... 1 2 3 4 5 6 7 8 ...
News/Special Offers
Artists
Catalogue/Shop
Tours
Links
About ECM
August 16 , 2013

Reviews of the Week

Acclaim from a German reviewer for the Christian Wallumrød Ensemble’s musical vision on Outstairs

Archaik, Folk und Avantgarde gehen eine berückende Liaison ein. Zum wesentlichen strukturgebenden Element werden Pause und Stille. Eben Harmonium und Hardangerfiedel wird man von Trompete und Tenorsax ein zünftiges Jazzsolo gar nicht erst erwarten. Improvisiert wird hier mit Klängen – bis zur Unhörbarkeit.
Berthold Klostermann, Fono Forum


The ECM debut of Swiss-Italian trio Third Reel is praised on London Jazz

The two opening tracks of ‘Third Reel’ neatly represent the yin and yang of the trio’s stylistic approach: guitarist Roberto Pianca’s ‘After All’, an ‘exploration of chordal colours’ (saxophonist/clarinettist Nicolas Masson’s description), is immediately followed by drummer Emanuele Maniscalco’s ‘Furious Seasons’, an appropriately turbulent, almost grungy piece that transforms the band into a (tasteful) power trio. Between these two extremes lies a lot of musical territory, and Third Reel (conceived from the outset as a bass-less trio – ‘more responsibility for each player, as well as more risk-taking’ is Masson’s explanation for this) explore a great deal of it on this, their debut (eponymous) album. Although the instrumentation brings the superb trio formed by Paul Motian, Bill Frisell and Joe Lovano to mind (and the odd Third Reel track does feature Lovanoesque smoky, warbling tenor against Frisell-like guitar flickering and swooning), the Swiss/Italian trio is more firmly rooted in free music than its illustrious US predecessor [...] overall ‘Third Reel’ is as original as it is absorbing, richly rewarding repeated immersion into its highly individual sonic world.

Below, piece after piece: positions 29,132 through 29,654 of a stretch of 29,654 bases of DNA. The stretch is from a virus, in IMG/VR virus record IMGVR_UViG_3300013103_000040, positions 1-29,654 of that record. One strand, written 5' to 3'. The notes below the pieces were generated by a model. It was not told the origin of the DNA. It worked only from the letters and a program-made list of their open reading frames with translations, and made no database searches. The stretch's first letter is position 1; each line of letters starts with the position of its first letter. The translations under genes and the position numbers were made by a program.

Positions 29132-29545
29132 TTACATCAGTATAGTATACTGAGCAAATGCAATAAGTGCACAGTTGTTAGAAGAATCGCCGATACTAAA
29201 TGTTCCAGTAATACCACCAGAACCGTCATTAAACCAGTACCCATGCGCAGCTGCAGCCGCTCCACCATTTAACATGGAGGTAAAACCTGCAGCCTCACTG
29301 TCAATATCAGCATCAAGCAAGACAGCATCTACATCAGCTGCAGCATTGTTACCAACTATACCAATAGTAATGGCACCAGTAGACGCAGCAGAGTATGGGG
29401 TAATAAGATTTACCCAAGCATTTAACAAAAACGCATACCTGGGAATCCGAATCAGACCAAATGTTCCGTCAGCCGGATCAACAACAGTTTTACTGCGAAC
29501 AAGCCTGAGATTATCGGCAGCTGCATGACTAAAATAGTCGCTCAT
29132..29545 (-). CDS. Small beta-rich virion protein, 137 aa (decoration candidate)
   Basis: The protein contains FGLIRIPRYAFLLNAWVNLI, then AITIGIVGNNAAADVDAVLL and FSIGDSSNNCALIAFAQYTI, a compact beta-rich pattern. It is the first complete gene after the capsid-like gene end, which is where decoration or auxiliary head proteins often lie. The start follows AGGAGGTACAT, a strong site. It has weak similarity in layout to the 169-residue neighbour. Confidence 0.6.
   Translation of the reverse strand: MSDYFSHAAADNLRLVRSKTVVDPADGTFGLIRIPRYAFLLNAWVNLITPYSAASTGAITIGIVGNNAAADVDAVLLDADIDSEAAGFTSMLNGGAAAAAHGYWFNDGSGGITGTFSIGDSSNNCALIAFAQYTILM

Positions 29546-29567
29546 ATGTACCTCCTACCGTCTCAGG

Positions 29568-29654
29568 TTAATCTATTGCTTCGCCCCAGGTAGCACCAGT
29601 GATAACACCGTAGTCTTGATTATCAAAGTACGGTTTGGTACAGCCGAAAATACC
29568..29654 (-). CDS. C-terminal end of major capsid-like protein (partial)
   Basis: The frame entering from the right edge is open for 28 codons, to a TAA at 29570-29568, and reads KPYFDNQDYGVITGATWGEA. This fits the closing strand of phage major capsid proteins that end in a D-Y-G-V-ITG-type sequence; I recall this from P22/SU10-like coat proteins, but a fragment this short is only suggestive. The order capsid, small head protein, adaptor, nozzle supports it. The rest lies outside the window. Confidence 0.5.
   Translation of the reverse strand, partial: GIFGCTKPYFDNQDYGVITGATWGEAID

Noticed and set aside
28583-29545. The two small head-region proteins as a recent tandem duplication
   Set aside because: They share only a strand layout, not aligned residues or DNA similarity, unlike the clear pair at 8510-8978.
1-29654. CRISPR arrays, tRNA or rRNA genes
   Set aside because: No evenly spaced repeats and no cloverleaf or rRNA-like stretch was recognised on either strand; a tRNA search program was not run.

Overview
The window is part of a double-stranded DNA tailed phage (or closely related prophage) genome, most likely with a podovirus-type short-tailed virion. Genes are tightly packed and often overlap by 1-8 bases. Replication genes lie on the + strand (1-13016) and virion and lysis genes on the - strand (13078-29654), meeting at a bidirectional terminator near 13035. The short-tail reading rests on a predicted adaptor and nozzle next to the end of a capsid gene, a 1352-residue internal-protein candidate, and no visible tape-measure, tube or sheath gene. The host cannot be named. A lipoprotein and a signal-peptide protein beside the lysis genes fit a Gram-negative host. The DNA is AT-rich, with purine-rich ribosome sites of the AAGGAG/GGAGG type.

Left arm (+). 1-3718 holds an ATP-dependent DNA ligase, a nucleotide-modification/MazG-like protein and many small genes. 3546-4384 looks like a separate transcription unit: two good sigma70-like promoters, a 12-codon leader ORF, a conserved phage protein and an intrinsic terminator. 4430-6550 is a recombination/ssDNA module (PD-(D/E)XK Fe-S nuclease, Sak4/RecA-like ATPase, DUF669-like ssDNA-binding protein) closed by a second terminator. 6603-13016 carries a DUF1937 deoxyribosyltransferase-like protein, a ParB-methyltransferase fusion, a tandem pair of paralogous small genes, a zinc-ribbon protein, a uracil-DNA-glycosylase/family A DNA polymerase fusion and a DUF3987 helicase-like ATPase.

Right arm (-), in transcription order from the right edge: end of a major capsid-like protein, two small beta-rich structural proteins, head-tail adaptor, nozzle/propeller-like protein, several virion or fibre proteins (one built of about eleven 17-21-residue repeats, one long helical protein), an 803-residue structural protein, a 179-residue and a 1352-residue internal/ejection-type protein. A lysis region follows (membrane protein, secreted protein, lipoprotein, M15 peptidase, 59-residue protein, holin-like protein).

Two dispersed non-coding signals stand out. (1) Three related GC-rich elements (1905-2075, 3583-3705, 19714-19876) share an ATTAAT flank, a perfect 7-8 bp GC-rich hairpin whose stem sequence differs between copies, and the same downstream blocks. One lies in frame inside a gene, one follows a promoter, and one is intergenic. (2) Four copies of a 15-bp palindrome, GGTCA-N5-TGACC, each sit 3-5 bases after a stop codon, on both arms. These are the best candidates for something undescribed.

Chris Parker, London Jazz


German daily Stuttgarter Zeitung on the box set Selected Signs - Music selected for the exhibition ECM - A Cultural Archaeology at Haus der Kunst Munich

Eicher und sein Mitstreiter Steve Lake hatten eine Reihe von Musikprogrammen produziert, die den flanierenden Ausstellungsbesucher zur Einkehr unter Kopfhörer einlud. Als 'Selected Signs' sind sie jetzt in einer 6-CD-Box gebündelt erschienen. Ein beiliegender Text stellt fest, dass dies nicht der Soundtrack der Ausstellung sei, sondern eine Weiterung und Alternative. Selten wird an das Konzept der Ausstellung angeknüpft, wenn etwa Steve Reich, Meredith Monk oder Egberto Gismonti zu hören sind, doch durchmessen diese dramaturgisch äußerst stimmig kompilierten 'Mixtapes' ein ungleich weiteres Feld. Hier trifft Heiner Goebbels auf György Kurtág, Colin Vallon auf Christian Wallumröd. Was passiert, wenn die Filmmusik von Andrej Dergatchev auf Molvaers 'Khmer' trifft? Colemans 'Lonely Woman' auf Robin Williamsons keltischen Folk? Welch ein Kosmos, der hier souverän ausgeschritten wird.
Ulrich Kriest, Stuttgarter Zeitung


The London Times salutes the Ensemble Belcanto’s take on medieval composer Hildegard von Bingen’s Ordo Virtutum